Despite the enormous replication potential of the human liver, there are currently no culture systems available that sustain hepatocyte replication and/or function in vitro. We have shown previously that single mouse Lgr5+ liver stem cells can be expanded as epithelial organoids in vitro and can be differentiated into functional hepatocytes in vitro and in vivo. We now describe conditions allowing long-term expansion of adult bile duct-derived bipotent progenitor cells from human liver. The expanded cells are highly stable at the chromosome and structural level, while single base changes occur at very low rates. The cells can readily be converted into functional hepatocytes in vitro and upon transplantation in vivo. Organoids from α1-antitrypsin deficiency and Alagille syndrome patients mirror the in vivo pathology. Clonal long-term expansion of primary adult liver stem cells opens up experimental avenues for disease modeling, toxicology studies, regenerative medicine, and gene therapy.
Graphical Abstract
Highlights
•Establishment of a long-term human liver organoid culture•Human liver stem cells retain genetic stability after long-term expansion•Liver organoid cultures differentiate to functional hepatocytes in vitro and in vivo•Organoids derived from patients with genetic disorders model liver disease in vitro
A culture system that allows long-term expansion of human liver can be used to model and study various human diseases.
doi:10.1016/j.cell.2014.11.050
PMCID: PMC4313365  PMID: 25533785
3.  Tumor promotion through the mesenchymal stem cell compartment in human hepatocellular carcinoma 
Carcinogenesis  2013;34(10):2330-2340.
Although the infiltration of mesenchymal stem (stromal) cells (MSCs) into different tumors is widely recognized in animal models, the question whether these MSCs have a positive or negative effect on disease progression remains unanswered. The aim of this study is to investigate whether human hepatocellular carcinoma (HCC) harbors MSCs and whether these MSCs affect tumor growth. We observed that cells capable of differentiation into both adipocyte and osteocyte lineages and expressing MSC markers can be cultured from surgically resected HCC tissues. In situ staining of human HCC tissues with a STRO-1 antibody showed that the tumor and tumor-stromal region are significantly enriched with candidate MSCs compared with adjacent tissue (n = 12, P < 0.01). In mice, coengraftment of a human HCC cell line (Huh7) with MSCs resulted in substantially larger tumors compared with paired engraftment of Huh7 alone (n = 8, P < 0.01). Consistently, coculturing Huh7 with irradiated MSCs significantly increased the number and the size of colonies formed. This enhancement of Huh7 colony formation was also observed by treatment of MSC-conditioned medium (MSC-CM), suggesting that secreted trophic factors contribute to the growth-promoting effects. Genome-wide gene expression array and pathway analysis confirmed the upregulation of cell growth and proliferation-related processes and downregulation of cell death-related pathways by treatment of MSC-CM in Huh7 cells. In conclusion, these results show that MSCs are enriched in human HCC tumor compartment and could exert trophic effects on tumor cells. Thus, targeting of HCC tumor MSCs may represent a new avenue for therapeutic intervention.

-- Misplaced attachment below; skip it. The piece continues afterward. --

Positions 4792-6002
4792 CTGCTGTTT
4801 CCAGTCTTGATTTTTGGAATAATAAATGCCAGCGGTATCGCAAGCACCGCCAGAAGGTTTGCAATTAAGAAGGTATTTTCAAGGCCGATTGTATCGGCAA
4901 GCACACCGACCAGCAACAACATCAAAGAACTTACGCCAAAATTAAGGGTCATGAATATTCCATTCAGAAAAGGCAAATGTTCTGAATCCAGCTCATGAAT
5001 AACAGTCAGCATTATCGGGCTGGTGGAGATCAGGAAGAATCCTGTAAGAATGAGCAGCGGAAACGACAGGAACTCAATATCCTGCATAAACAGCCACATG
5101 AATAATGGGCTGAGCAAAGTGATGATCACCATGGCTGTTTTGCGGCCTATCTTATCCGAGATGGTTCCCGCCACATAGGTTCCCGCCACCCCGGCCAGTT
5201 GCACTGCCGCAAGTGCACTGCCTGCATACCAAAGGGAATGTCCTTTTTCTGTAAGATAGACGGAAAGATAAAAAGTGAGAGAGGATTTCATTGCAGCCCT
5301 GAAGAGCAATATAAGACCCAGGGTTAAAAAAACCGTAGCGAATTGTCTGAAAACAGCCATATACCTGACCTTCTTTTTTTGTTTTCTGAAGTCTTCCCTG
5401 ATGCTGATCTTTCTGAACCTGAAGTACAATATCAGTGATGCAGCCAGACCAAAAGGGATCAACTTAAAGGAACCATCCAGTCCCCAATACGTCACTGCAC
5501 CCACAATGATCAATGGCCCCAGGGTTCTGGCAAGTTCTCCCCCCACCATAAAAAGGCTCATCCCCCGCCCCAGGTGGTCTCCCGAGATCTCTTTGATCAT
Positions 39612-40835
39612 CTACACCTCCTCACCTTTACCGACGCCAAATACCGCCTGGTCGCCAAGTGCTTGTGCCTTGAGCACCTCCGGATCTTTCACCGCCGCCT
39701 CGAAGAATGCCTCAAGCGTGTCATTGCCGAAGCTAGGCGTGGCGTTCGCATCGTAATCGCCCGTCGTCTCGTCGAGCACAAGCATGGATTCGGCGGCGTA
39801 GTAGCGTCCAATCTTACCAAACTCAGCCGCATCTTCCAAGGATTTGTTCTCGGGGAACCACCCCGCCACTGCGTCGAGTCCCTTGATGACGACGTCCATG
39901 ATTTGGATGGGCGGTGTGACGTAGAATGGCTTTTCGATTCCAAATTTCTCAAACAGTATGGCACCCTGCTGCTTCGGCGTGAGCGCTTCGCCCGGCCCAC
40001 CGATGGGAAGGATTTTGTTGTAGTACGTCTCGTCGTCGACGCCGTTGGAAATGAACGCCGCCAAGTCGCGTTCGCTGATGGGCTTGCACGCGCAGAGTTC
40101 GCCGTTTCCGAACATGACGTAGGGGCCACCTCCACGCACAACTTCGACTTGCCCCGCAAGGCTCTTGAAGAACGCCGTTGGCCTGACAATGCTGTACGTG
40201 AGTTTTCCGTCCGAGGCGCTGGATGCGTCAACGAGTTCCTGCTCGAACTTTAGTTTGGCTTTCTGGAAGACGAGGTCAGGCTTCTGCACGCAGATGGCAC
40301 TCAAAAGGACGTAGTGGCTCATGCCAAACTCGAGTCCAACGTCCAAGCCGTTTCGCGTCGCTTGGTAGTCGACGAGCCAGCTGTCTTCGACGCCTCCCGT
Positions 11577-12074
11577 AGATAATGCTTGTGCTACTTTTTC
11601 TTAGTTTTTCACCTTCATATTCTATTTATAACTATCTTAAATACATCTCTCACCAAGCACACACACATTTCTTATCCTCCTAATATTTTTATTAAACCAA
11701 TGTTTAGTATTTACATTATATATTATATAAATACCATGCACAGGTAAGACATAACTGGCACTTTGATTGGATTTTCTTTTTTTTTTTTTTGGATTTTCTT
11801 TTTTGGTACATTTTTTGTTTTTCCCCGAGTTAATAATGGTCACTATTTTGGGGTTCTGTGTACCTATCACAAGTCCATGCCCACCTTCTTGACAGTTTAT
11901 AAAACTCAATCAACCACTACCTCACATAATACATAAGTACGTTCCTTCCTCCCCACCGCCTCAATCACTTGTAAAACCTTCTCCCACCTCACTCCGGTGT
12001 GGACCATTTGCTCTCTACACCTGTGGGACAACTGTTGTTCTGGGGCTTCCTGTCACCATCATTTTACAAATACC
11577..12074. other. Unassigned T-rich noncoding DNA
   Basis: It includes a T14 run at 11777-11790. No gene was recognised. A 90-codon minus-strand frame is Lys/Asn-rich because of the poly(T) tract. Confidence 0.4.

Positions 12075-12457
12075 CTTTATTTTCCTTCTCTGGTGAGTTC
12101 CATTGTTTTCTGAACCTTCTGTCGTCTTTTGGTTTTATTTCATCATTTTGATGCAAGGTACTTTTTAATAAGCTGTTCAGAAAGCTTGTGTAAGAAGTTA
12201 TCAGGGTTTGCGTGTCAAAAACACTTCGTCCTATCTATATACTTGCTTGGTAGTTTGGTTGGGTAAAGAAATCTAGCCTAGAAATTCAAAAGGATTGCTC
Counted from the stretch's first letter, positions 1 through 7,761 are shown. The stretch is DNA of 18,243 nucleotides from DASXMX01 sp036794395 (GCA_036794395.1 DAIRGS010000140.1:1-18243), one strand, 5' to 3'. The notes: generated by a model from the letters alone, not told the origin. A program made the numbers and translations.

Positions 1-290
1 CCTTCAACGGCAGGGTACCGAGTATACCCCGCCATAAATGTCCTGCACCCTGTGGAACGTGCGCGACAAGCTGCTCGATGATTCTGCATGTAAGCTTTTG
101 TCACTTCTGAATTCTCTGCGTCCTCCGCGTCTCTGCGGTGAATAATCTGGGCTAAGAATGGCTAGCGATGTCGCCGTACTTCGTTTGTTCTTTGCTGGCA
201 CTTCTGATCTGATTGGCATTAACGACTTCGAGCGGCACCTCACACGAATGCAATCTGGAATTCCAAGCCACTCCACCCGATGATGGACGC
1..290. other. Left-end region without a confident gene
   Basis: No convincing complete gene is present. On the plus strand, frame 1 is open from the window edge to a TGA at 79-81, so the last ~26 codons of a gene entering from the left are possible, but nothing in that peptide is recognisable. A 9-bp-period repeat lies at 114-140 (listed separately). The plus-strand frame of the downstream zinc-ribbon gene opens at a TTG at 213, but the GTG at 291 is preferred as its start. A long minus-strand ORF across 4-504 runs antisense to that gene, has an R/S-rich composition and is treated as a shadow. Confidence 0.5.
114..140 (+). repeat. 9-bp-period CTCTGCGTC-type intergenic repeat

doi:10.1093/carcin/bgt210
PMCID: PMC3786382  PMID: 23740837
4.  Detailed Kinetics of the Direct Allo-Response in Human Liver Transplant Recipients: New Insights from an Optimized Assay 
PLoS ONE  2010;5(12):e14452.